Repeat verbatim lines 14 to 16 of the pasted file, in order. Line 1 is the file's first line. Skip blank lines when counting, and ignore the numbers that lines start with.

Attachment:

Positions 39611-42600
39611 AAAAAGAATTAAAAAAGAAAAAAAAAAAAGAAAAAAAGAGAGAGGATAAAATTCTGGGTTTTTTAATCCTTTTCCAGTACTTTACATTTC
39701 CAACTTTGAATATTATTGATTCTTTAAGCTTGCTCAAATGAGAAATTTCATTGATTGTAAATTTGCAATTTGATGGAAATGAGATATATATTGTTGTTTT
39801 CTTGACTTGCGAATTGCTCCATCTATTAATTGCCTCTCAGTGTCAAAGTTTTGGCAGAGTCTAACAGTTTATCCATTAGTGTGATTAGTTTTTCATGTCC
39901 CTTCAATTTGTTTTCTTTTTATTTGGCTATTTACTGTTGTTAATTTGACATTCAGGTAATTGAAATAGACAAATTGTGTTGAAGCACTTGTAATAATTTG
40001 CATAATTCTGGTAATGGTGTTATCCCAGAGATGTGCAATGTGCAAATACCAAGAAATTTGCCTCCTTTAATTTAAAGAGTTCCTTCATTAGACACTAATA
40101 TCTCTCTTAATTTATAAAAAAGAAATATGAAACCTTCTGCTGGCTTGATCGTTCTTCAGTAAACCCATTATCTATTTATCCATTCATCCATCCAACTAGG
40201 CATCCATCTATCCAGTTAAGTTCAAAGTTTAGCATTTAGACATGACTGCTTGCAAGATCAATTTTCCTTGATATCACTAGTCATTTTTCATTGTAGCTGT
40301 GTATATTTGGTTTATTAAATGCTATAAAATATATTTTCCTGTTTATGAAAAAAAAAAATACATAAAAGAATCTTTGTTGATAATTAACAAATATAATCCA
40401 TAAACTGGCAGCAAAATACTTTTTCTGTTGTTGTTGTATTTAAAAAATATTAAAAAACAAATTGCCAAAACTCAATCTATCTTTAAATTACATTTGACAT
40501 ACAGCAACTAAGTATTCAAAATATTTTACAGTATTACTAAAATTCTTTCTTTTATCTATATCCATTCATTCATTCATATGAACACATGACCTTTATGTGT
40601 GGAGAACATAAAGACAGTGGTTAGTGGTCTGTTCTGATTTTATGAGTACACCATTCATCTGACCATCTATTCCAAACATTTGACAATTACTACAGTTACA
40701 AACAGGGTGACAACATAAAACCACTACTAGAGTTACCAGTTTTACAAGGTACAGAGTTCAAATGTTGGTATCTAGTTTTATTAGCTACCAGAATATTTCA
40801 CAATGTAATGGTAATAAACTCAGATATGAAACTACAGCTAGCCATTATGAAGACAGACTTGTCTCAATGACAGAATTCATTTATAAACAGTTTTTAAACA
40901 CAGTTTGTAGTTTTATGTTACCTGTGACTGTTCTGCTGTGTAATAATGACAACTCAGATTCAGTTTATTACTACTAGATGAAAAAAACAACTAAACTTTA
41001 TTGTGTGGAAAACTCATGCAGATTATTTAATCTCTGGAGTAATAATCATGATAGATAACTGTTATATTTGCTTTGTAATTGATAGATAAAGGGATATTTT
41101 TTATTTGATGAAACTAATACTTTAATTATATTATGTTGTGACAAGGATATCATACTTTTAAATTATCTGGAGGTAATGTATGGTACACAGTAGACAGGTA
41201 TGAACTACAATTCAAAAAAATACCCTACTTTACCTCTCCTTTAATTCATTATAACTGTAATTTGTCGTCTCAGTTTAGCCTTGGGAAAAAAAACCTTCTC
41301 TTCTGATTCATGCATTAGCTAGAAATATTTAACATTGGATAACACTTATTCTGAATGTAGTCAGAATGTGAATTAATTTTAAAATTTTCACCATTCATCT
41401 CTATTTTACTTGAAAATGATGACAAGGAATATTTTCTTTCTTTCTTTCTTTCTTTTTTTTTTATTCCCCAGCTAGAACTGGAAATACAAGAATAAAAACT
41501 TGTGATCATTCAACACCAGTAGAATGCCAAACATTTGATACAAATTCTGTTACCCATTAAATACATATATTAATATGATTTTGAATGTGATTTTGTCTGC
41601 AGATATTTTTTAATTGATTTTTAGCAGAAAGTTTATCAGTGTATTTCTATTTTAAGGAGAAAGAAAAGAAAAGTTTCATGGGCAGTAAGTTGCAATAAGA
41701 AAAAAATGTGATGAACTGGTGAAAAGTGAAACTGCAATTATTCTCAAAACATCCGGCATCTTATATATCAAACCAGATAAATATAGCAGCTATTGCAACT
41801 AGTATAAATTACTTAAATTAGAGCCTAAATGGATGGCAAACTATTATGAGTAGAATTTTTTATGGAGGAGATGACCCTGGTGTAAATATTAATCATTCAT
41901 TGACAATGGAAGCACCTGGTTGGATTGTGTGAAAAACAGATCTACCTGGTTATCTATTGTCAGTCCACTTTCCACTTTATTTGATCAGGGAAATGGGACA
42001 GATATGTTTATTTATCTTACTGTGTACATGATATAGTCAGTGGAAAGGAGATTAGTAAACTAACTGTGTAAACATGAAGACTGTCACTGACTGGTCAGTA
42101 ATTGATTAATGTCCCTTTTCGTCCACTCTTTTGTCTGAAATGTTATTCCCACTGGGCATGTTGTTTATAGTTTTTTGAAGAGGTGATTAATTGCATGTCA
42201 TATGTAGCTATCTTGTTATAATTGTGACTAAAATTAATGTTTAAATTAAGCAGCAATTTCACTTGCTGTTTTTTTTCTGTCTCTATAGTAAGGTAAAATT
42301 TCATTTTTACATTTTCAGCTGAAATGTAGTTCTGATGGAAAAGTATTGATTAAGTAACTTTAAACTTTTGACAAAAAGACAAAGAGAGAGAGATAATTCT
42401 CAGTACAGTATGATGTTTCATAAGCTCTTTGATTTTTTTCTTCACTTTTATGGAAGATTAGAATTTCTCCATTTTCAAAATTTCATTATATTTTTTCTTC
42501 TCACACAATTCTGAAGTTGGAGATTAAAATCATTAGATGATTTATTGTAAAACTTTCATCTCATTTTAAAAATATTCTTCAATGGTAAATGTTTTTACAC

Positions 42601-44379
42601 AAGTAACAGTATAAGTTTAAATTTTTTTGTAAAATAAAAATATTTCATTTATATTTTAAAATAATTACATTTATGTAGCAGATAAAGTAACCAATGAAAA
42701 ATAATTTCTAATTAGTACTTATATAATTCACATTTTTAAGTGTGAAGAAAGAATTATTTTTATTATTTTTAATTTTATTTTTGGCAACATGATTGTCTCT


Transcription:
40801 CAATGTAATGGTAATAAACTCAGATATGAAACTACAGCTAGCCATTATGAAGACAGACTTGTCTCAATGACAGAATTCATTTATAAACAGTTTTTAAACA
40901 CAGTTTGTAGTTTTATGTTACCTGTGACTGTTCTGCTGTGTAATAATGACAACTCAGATTCAGTTTATTACTACTAGATGAAAAAAACAACTAAACTTTA
41001 TTGTGTGGAAAACTCATGCAGATTATTTAATCTCTGGAGTAATAATCATGATAGATAACTGTTATATTTGCTTTGTAATTGATAGATAAAGGGATATTTT